Among the BPP patients, the mean age was higher, the most common comorbidity being heart or kidney failure (Table 1). There were no differences between the two groups in terms of gender or any of the other comorbidities investigated. None of the BPP patients had received pneumococcal vaccination, whereas 9 (12.7%) of the NBPP patients had been vaccinated (p = 0.043). Of those 9, 7 were hospitalized (most being over 65 years of age and having severe pneumonia), and 2 (22.2%) died, whereas 32 (29.9%) of those who had not been vaccinated died (p = 0.624).
In addition to having hyponatremia, the BPP patients had significantly higher RRs and creatinine levels, as well as significantly lower hematocrit levels.
Although most of the BPP patients required hospitalization and ICU admission, there were no differences between the two groups in terms of the length of hospital stay. The BPP patients were more severely ill, as determined by APACHE II and PSI scores, the latter having shown a predominance of higher risk classes among those patients. The same was true for the CURB-65 score. However, we found no differences between the two groups in terms of mortality during hospitalization (Table 2).
Regarding the diagnostic methods, microbiological findings in sputum, urinary antigen testing, or both allowed us to identify the non-bacteremic group; it is of note that, although those methods were applied to the NBPP and BPP groups, the number of patients with microbiological findings in sputum was lower in the BPP group (Table 3).
Of the 118 patients, 34 (28.6%) died of pneumococcal pneumonia. Among those patients, being over 65 years of age, being a nursing home resident, having tachycardia and hypotension at admission, having a hematocrit level < 30%, and having a PaO2/FiO2 < 250 or oxygen saturation < 90% constituted variables that were significantly associated with higher mortality. The presence of chronic renal failure, chronic heart failure, or neurological disease was associated with higher mortality, as was the presence of more than one comorbidity. Other variables associated with a poor prognosis included ICU admission, CURB-65 > 2, and PSI class IV-V. However, when analyzing those characteristics in terms of the presence or absence of bacteremia, we found no statistically significant differences between the two groups (Table 4).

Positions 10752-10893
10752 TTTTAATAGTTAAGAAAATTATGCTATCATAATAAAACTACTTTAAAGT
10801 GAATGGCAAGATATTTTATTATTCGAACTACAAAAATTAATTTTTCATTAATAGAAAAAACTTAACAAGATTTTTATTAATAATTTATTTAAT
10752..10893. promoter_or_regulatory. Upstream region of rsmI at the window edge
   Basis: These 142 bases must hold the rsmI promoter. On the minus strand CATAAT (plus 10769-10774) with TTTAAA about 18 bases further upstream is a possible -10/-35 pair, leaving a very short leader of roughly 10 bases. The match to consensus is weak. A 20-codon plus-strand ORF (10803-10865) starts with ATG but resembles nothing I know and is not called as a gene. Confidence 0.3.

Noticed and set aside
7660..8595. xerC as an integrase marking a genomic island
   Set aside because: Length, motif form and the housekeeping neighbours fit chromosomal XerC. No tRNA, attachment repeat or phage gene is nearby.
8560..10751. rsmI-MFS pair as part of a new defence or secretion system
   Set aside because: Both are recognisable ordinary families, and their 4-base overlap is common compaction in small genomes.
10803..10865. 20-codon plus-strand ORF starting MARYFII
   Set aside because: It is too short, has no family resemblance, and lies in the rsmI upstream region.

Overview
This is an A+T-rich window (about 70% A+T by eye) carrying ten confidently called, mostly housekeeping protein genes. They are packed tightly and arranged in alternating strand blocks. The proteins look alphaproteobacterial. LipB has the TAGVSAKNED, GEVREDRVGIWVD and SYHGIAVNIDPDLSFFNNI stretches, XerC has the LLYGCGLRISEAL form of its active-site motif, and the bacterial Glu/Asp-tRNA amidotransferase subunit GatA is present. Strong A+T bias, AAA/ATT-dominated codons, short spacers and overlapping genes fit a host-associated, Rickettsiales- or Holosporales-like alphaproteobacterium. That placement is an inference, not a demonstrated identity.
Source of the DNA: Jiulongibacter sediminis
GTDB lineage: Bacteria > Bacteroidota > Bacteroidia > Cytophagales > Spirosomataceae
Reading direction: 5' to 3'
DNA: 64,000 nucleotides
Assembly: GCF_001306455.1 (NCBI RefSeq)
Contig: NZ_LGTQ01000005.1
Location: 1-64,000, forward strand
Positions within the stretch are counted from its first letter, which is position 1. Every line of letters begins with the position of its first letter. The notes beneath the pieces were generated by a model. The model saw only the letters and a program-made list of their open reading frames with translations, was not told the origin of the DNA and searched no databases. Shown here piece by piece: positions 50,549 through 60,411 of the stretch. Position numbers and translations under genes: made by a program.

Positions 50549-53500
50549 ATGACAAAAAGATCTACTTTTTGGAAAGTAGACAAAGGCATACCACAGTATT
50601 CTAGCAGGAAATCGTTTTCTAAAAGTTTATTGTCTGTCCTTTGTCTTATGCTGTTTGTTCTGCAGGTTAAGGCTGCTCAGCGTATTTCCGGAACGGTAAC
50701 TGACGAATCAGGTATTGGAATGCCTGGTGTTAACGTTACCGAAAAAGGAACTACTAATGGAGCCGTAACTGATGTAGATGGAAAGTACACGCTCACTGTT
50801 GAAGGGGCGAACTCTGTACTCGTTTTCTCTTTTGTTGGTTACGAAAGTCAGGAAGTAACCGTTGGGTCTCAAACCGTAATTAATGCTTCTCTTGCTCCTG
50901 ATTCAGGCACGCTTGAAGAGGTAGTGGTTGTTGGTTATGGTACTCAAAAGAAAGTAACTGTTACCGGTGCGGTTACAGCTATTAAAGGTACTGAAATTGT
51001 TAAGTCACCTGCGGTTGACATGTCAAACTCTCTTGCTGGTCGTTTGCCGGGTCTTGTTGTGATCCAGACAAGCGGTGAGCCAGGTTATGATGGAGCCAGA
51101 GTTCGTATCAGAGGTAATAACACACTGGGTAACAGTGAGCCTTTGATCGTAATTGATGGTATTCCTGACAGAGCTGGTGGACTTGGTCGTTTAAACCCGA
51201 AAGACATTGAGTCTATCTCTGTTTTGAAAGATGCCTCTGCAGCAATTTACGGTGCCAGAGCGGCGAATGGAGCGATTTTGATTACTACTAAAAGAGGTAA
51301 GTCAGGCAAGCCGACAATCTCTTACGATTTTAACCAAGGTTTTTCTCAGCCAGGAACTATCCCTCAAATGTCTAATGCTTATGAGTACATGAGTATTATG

Logistic regression was performed to evaluate the impact of a number of variables on mortality in patients with pneumococcal pneumonia. As shown in Table 5, only three of the variables considered were found to be independently and significantly related to mortality in those patients: presence of more than one comorbidity (OR: 8.14); ICU admission (OR: 4.85); and presence of neurological disease (OR: 4.53).
Invasive pneumococcal disease causes high morbidity and mortality, especially in at-risk patients and older adults, as well as having a higher incidence in patients with lung disease, heart disease, and diabetes. The incidence of infection, especially bacteremia, empyema, and meningitis, in sterile sites varies by geographic region and ranges from 21 to 33 cases per 100,000 population.(12) In Argentina, a study conducted in the city of Tandil reported that the incidence of BPP was 2.8 cases/1,000 admissions or 17 cases/100,000 population per year.(13) Since the introduction of the pediatric 7-valent pneumococcal conjugate vaccine (PCV7) in 2002, the rate of invasive pneumococcal disease has decreased significantly in the United States, according to the Centers for Disease Control and Prevention. This reduction occurred not only among vaccinated children but also among unvaccinated adults and individuals over 65 years of age, through the so-called "herd effect".(14)
In the present study, we found certain differences between the characteristics of BPP and those of NBPP. We found that BPP was more common in older individuals than was NBPP, a finding that is in disagreement with those of previous studies.(15,16) We were unable to compare the incidence of BPP and NBPP in HIV-positive patients and intravenous drugs users with the incidence of BPP and NBPP in patients who did not have those characteristics because the incidence of HIV infection and intravenous drug use in our hospital population was zero. One third of our population had been diagnosed with COPD, a comorbidity that tended to be more common in NBPP patients (p = not significant). We found a predominance of BPP in patients with chronic heart disease or chronic renal failure, as has been reported, especially in elderly individuals who present with neutrophil dysfunction, decreased production of immunoglobulins, and malnutrition.(17)
Regarding clinical manifestations, the only significant difference between BPP patients and NBPP patients was that the former were more tachypneic. However, the BPP group was predominantly composed of elderly individuals, in whom tachypnea is more common,(18) Tachypnea is also a well-known indicator of severity found in many patients with bacteremia.